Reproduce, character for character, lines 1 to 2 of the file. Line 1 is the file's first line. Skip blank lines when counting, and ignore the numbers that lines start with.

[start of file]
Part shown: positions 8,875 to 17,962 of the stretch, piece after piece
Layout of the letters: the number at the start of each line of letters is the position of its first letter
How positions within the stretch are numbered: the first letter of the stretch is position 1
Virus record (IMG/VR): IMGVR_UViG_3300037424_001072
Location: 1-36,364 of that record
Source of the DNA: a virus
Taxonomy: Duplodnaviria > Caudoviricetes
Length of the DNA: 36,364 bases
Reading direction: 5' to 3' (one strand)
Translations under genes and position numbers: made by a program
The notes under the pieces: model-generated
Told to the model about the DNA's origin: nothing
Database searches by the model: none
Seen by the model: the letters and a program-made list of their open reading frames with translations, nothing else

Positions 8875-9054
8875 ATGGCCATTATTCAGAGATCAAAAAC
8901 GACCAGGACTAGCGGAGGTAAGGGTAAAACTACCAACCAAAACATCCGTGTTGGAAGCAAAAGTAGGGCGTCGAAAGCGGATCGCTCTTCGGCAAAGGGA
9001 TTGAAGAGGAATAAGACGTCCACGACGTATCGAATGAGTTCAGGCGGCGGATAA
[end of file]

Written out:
Part shown: positions 8,875 to 17,962 of the stretch, piece after piece
Layout of the letters: the number at the start of each line of letters is the position of its first letter